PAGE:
1H4F Safer Food with Big Data
With big data analysis and machine learning algorithms we aim to identify microbiome-derived biomarkers/signatures for the early detection of potential product contamination in slaughterhouses. Through this early warning system, early interventions can take place to avoid recalls and further contamination of meat products with food pathogens. This monitoring will lead to improved food safety for consumers and reduced contamination related economical losses.
To achieve this we aim to identify such microbiome-related biomarkers within a model of pathogenic bacteria (Salmonella) that can potentially be found on the carcasses in the pig slaughter line. The expertise’s of the various partners have been used to set-up and perform several experiments to assess microbiome measurement feasibility on carcasses in the pig slaughter line and whether sample pooling strategies can be used to reduce analysis costs without losing analytical power (#1), whether there is an early warning signal in microbiome community structure associated with presence of pathogenic Salmonella (#2), whether isolated Salmonella’s harbor biofilm embracing genetic and biochemical signatures that could be exploited (#3), and whether non-microbiome collected BIG data could be used (#4).
It will provide a blue-print how to identify early-warning for potential food product contamination at the slaughterline thereby improving food safety.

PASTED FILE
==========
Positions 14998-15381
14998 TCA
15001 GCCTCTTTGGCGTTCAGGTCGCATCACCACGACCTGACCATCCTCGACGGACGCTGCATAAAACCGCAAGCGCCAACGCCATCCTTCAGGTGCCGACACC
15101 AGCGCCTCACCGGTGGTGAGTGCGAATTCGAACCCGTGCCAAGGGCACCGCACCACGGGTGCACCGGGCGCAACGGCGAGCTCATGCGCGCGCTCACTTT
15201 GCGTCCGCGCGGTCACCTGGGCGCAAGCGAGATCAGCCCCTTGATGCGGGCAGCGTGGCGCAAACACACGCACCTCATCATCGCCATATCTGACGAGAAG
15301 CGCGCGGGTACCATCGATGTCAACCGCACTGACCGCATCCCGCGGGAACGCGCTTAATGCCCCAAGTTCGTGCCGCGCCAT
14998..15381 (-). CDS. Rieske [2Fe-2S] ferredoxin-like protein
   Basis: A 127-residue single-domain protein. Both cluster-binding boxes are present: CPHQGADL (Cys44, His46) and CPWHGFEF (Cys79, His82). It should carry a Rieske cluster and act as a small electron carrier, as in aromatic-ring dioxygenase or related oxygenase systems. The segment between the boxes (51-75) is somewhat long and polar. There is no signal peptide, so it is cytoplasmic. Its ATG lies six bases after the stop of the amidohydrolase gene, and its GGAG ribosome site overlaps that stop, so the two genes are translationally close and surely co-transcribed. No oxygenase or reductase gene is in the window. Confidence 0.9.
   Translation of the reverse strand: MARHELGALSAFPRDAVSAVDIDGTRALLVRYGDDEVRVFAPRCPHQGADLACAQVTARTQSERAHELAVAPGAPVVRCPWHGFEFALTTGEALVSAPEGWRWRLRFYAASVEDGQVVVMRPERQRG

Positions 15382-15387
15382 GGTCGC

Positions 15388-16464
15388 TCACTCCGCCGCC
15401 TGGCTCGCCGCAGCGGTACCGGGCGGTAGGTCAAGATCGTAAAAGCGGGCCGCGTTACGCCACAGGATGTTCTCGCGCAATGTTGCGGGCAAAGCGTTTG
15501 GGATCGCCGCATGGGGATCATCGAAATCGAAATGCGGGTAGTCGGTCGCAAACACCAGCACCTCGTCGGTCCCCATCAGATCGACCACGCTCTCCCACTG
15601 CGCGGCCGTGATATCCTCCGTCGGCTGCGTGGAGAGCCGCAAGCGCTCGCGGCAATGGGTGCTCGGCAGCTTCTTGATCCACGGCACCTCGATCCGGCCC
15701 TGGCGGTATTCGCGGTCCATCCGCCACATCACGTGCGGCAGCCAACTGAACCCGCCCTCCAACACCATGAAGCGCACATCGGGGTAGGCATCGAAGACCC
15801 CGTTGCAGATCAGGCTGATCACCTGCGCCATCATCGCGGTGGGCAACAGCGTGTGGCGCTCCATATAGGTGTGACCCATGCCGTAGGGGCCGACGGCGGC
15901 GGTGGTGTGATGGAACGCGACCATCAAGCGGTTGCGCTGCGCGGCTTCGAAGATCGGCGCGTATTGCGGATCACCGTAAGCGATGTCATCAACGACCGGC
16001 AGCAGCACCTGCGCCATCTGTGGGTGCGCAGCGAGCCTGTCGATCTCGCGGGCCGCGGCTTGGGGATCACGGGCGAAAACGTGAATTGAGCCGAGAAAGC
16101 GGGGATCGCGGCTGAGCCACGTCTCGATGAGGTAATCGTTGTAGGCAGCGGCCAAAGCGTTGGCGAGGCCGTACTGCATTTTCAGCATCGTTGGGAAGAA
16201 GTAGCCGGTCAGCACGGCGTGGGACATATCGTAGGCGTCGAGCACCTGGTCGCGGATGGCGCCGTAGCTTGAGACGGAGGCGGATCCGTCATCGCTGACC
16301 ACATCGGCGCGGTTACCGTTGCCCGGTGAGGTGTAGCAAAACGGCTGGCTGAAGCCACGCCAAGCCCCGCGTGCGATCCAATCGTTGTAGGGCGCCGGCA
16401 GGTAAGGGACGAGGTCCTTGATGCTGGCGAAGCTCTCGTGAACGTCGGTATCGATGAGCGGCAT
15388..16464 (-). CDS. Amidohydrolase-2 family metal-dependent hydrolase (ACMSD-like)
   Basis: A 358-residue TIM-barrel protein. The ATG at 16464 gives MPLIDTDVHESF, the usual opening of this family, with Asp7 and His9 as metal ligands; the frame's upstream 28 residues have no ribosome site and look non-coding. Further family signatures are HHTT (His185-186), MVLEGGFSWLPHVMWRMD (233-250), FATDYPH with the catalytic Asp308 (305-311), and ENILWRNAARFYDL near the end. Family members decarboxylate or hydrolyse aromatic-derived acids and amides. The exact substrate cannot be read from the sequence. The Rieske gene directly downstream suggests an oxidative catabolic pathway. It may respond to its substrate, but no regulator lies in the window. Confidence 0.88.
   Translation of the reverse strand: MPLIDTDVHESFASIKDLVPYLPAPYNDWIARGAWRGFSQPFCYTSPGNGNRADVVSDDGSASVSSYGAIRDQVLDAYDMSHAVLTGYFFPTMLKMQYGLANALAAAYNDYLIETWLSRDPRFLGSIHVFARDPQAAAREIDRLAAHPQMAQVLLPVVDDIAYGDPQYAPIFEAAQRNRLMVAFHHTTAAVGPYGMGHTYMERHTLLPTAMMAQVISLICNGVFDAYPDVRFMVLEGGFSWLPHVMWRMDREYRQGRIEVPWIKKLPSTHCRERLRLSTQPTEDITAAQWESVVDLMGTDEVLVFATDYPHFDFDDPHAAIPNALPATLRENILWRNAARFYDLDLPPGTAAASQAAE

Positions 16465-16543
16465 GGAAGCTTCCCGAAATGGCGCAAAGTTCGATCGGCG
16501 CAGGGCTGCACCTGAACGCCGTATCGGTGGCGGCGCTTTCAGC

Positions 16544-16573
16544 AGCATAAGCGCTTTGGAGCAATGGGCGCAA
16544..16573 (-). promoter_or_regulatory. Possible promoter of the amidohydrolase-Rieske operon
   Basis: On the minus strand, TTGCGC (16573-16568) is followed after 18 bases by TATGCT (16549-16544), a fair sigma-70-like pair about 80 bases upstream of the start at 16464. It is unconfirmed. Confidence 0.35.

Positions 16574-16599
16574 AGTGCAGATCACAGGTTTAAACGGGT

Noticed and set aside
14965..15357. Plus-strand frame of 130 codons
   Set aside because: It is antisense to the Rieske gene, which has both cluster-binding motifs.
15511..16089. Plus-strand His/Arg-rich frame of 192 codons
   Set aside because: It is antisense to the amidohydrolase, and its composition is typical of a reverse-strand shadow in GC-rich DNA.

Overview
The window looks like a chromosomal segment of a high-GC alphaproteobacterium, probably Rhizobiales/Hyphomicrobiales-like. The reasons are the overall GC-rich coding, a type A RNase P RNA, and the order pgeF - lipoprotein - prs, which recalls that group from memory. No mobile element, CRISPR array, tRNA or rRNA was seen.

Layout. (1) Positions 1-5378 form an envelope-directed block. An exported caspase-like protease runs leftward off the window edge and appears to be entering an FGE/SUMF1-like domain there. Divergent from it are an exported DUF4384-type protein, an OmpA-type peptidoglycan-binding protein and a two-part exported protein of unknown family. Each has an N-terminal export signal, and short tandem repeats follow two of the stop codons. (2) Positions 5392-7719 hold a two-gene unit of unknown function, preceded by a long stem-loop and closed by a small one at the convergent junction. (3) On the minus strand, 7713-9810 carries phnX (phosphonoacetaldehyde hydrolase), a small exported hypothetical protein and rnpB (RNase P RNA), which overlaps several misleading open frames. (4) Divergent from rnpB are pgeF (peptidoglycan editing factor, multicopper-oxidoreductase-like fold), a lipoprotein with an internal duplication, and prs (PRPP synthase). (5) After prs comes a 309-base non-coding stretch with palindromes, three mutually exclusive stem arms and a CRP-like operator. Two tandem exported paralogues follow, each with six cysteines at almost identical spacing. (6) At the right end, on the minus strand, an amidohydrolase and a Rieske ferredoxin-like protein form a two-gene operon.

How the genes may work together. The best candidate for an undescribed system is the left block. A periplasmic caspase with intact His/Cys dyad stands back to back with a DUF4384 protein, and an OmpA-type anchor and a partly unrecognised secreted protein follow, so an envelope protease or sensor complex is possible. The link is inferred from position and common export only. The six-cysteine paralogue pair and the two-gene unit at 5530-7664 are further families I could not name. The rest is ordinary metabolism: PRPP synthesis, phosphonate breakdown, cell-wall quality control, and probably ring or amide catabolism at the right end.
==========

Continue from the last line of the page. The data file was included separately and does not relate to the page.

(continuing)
This project aims to further reduce the small percentage of potential contamination using early detection signals (biomarkers) developed with innovative methods. These biomarkers derived from the existing microbiome in the production chain will act as early predictors when contamination occurs with food pathogens.
1) assess microbiome measurements feasibility on the pig slaughter line and whether sample pooling strategies can be used to reduce analysis costs without losing analytical power.
2) whether there is an early warning signal in microbiome community structure associated with the food pathogen Salmonella.
3) whether isolated Salmonella’s harbor biofilm embracing genetic / phenotypic signatures.
4) Whether other sources of non-microbiome BIG data can contribute to early warning.
- Objective 1 has been presented as preliminary data at the physical meeting in April 2019 in Utrecht, which was hosted by Vion and was finalized before the final sampling rounds in 2019.
- Objective 2 has been extended with the collection and analysis of the last half year of microbiome data completing the full year monitoring into 2020 and 2021.
- Objective 3 started after summer 2019 to be completed mostly before summer 2020. Most of the biophysical properties and genome correlation assessments are completed. Data is aggregated for publication.
- Objective 4 started early 2020 and is still ongoing trying to determine what the found associations actually mean. Will be finalized in the updated work plan 2021.
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